Counsel's decision not to challenge the allegation that the address named in the search warrant was McQueen's residence was not prejudicial. His guilt was not based on the allegation that he resided where the drugs, money, scales and firearm were found. Instead, his involvement was proven by evidence that his clothing, correspondence, and receipts in his name were found in the same small room as the contraband.


    His allegation that trial counsel failed to appear at the sentencing hearing is insufficient to establish prejudice. The attorney who was retained to represent McQueen on appeal was present at the hearing and entered an appearance on his behalf. Moreover, the claim that counsel had inadequate time to review the presentence report, presumably for the purpose of noting inaccuracies and preparing objections, does not provide a basis for relief. Where defense counsel's failure to object to inaccuracies in the presentence report underlies an allegation of ineffective assistance, McQueen must prove that the sentencing court relied on inaccuracies in the report in order to demonstrate actual prejudice. United States v. Stevens, 851 F.2d 140, 145 (6th Cir.1988). There is no allegation of inaccuracies in the presentence report.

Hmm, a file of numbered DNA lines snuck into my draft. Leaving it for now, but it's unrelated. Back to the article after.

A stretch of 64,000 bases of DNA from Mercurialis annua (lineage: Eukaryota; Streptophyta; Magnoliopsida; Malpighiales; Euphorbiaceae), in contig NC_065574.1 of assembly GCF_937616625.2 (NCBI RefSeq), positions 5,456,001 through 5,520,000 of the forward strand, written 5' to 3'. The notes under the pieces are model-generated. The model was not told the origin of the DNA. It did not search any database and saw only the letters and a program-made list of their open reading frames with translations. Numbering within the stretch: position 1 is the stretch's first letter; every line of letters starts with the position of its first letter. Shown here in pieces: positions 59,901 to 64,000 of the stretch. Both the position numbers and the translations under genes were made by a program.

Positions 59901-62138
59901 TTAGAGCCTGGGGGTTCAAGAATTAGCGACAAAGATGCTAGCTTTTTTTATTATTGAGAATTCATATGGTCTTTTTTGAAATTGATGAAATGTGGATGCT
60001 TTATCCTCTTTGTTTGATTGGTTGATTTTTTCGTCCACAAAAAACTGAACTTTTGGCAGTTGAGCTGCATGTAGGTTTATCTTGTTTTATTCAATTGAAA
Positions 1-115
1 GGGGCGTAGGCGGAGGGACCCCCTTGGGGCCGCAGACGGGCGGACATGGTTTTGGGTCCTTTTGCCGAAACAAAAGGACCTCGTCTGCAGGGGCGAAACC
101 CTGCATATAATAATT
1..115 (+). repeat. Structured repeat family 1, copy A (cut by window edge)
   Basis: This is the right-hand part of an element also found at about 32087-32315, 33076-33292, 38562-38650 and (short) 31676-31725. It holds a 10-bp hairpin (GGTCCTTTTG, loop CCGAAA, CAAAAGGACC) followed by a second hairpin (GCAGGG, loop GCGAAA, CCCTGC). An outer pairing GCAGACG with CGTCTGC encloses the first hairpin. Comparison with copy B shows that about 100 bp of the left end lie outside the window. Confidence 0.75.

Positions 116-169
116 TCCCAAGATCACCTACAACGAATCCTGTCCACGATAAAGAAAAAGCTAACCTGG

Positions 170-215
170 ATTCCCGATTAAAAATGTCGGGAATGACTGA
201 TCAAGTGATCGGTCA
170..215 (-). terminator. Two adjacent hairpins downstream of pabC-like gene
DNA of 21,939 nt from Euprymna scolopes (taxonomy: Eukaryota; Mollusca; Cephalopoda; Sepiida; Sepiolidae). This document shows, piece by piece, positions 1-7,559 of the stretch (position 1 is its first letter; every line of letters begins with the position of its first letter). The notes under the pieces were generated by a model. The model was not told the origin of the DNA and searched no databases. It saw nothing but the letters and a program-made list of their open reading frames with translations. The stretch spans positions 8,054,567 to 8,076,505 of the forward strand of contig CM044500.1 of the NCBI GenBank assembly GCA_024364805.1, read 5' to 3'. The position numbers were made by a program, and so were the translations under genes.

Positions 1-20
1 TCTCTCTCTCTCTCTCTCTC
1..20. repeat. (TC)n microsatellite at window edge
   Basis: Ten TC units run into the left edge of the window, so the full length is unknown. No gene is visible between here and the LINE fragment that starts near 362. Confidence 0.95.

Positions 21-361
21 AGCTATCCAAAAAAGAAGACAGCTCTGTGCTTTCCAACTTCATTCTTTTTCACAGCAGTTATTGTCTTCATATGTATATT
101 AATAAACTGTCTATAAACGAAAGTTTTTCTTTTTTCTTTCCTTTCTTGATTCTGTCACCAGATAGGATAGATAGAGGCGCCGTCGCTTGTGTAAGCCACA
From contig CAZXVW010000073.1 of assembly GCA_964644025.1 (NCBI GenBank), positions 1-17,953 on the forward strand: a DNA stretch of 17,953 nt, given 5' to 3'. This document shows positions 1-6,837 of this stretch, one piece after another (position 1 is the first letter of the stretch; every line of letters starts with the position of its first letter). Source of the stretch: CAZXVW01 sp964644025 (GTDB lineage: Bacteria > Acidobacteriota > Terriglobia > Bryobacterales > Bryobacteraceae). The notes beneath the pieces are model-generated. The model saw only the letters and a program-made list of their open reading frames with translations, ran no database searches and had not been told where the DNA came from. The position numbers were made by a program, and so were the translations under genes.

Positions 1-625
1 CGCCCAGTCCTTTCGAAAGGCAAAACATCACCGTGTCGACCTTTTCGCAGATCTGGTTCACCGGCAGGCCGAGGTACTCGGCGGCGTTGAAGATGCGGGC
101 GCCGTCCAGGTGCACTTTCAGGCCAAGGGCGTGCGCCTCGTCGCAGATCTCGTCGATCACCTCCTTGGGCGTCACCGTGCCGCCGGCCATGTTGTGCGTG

The assertion that counsel failed to move for a downward departure is similarly without merit. McQueen argued that the penalty resulting from his prosecution under federal rather than state laws violates equal protection. Even if presented in a motion for downward departure, this argument would have been unavailing. Unless an improper motive is shown, a decision to prosecute under federal rather than state law does not violate the Constitution, United States v. Allen, 954 F.2d 1160, 1165-66 (6th Cir.1992), and no improper motive was alleged.


    Next, he complained that counsel did not object to the charge that the drug involved in the offense was cocaine base rather than cocaine. His complaint is apparently derived from this concern that offenses involving cocaine base carry more serious penalties than offenses involving cocaine. He offered nothing to suggest that the substance involved was anything other than cocaine base. Moreover, as noted above, the evidence was sufficient to support the conviction for the offense as charged.


    Lastly, the claim that appellate counsel rendered ineffective assistance lacks merit. For the reasons noted, the alleged failure of appellate counsel to present the preceding claims did not result in prejudice to McQueen.




    The Honorable William H. Timbers, Senior United States Circuit Judge for the Second Circuit, sitting by designation